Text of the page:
The finding that purchasing skins predicted greater gambling with skins on games of chance (skin gambling) and esports skin betting was not surprising, considering skins are necessary for gambling on these activities. Neither skin gambling nor esports skin betting were shown to be associated with greater frequency of traditional gambling, even for activities which are arguably structurally similar (e.g., casino table games, sports betting). The strongest finding was that skin gambling on games of chance, but not esports skin betting, uniquely contributed to being at greater risk of problem gambling (PGSI) and experiencing gambling-related harm (SGHS) when factoring in traditional gambling. That is, using skins as currency for more traditional forms of gambling was related to gambling problems and harm rather than betting specifically on esports. Thus, skins used for games of chance may simply be an accessible form of currency for these gamblers and is the source of their gambling-harm. An alternative explanation is that the games of chance used for skin gambling (e.g., roulette, coinflip, slots) are more likely to lead to gambling problems and harm due to their structural characteristics similar to casino table games and EGMs which are known to facilitate persistence, loss chasing and impaired control (Currie et al., 2021; Dowling et al., 2005; Schull, 2012; Mazar et al., 2020; Williams et al., 2021). In contrast, esports betting, whether using cash or skins, is based on discrete events that do not provide the opportunity for continuous gambling. This finding would be consistent with Greer et al. (2021) who found in an Australian sample of esports cash or skin bettors, that both esports skin betting and skin gambling predicted greater PGSI. In contrast, a secondary analysis of British adolescents (11–16 years) found that skin gamblers were at greater risk for gambling problems than non-skin gamblers, but skin gambling was not significantly associated with at-risk gambling when controlling for traditional gambling (Wardle, 2019). The difference in findings could be due to how “skin gambling” was operationalised. The current research and that by Greer and colleagues (2021) defined skin gambling as within the last 6 months using skins or skin deposits, including those from Steam and VGO items, for gambling on games of chance (e.g., coinflip, roulette, jackpot). In the current study skins were defined as “virtual in-game items, such as weapons (guns, knives, and daggers), cases, case keys, stickers, and graffiti, which offer purely cosmetic alterations to base models of these items,” and the respondents were instructed to exclude loot boxes. In Wardle’s analysis of the British Youth Gambling Survey, data on past month skin gambling was used, being defined as a “bet with in-game items for the chance to win more of them” (Wardle, 2019). Therefore, skin gambling in this British study could have included other types of in-game items than skins (e.g., virtual currency, loot boxes) and no distinction was made between the type of product bet on (i.e., esports, games of chance, other types of activities). Thus, the present study was more specific in making a distinction between betting with skins on esports versus other types of games, such as roulette. The present results suggest this distinction is important. Using skins to bet on esports may be indicative of an interest in esports, rather than more purely an interest in betting. In contrast, using skins to gamble on games of chance, can be indicative of a person who is interested in skins as a surrogate currency or obtaining skins for their own benefit (i.e., their collection, for use in a video game). Moreover, many traditional online games allow for faster-paced gambling, which in isolation facilitates larger potential losses (Abbott et al., 2018).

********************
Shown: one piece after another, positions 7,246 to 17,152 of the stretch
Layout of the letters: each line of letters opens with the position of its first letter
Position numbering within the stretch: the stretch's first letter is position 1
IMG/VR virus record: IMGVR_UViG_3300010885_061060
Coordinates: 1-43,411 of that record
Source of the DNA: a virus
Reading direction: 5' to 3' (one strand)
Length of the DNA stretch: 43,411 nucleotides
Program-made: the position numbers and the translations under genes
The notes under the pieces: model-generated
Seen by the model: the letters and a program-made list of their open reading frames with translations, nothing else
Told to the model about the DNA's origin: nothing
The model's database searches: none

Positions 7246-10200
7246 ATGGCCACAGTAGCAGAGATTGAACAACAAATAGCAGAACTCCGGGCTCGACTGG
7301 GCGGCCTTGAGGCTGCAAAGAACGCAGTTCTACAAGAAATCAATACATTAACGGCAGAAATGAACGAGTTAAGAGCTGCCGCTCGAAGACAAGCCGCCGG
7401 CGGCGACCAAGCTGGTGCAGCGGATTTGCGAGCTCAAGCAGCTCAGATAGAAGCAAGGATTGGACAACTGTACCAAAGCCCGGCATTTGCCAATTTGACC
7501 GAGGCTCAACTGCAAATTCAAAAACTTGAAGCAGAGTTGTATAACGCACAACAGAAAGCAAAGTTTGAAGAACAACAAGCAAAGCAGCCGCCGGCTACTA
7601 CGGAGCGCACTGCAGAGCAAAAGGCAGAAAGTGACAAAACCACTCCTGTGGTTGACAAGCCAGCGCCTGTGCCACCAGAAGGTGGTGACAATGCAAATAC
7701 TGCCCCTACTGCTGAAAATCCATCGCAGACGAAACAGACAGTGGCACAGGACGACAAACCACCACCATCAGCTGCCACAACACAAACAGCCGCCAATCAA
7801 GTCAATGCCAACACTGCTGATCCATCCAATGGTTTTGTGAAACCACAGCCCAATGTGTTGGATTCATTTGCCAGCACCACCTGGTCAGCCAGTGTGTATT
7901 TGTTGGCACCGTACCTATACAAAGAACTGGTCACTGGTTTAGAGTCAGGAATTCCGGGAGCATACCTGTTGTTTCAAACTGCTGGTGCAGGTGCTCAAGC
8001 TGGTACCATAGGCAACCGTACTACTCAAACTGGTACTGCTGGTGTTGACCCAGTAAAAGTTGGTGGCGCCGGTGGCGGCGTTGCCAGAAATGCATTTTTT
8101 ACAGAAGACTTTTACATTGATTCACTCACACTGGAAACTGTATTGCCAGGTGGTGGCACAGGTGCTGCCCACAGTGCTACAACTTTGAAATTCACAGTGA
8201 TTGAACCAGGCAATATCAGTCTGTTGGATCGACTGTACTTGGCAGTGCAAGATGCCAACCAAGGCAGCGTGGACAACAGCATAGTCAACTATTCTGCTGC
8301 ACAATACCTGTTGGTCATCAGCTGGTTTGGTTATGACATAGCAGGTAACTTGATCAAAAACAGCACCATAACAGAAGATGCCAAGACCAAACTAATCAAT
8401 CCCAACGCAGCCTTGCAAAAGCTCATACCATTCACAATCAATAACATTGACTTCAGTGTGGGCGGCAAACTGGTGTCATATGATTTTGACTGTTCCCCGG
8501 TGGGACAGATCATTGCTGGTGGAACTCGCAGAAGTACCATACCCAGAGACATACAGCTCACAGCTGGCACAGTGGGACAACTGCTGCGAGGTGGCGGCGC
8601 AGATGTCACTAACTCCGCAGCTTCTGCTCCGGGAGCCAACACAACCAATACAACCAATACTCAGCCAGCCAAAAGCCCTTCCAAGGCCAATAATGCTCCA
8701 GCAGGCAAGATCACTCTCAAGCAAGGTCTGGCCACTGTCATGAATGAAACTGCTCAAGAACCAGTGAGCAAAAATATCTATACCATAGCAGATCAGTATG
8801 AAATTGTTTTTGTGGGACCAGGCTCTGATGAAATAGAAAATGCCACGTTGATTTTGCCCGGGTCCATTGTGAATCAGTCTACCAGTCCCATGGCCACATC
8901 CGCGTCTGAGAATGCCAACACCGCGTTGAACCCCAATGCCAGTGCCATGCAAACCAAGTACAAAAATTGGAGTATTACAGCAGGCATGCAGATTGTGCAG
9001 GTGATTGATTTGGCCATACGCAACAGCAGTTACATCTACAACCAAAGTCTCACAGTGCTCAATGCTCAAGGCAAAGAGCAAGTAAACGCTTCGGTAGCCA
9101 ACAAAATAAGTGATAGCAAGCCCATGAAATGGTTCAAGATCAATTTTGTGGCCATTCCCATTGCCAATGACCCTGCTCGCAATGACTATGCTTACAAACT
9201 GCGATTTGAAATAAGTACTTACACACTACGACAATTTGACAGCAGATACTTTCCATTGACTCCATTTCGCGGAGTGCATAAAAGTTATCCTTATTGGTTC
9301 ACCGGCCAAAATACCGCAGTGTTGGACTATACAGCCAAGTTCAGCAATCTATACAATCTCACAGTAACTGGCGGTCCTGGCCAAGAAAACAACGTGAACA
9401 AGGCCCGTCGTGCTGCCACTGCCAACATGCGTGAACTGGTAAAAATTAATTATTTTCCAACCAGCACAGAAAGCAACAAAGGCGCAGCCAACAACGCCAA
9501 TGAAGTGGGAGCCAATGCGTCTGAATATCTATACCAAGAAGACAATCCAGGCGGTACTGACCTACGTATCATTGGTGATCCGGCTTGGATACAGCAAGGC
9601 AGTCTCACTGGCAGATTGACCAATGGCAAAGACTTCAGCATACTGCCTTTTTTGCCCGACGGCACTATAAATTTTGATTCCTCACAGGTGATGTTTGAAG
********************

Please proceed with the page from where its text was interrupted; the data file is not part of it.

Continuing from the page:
Esports Cash Betting is Associated with Esports Viewing and Traditional Gambling, But Not Directly with Harm
Video gaming, playing esports competitively, or buying loot boxes do not necessarily lead to video game-related gambling in the form of esports betting (cash or skins) or skin gambling on games of chance. Perhaps unsurprisingly, respondents who reported frequently viewing esports were also more likely to bet on esports with cash more frequently. Esports viewers are exposed and encouraged towards esports betting via gambling marketing, online influencers, and social networks in these environments (Abarbanel & Johnson, 2020; Abarbanel & Phung, 2019; Ipsos MORI, 2020; Kelly & Gerrish, 2019; VicHealth, 2020; Wardle, 2021). The current findings also support recent research that greater esports viewership is associated with esports betting (Abarbanel et al., 2020; Macey et al., 2020; Macey & Hamari, 2018a). However, neither these studies nor the current study asked directly about the influence of factors within the esports viewership environment, such as knowledge of and exposure to esports betting advertisements. It is also possible that betting on esports encourages watching esports in order to track the outcomes of bets placed and to learn more about the games and competitors to inform future bets.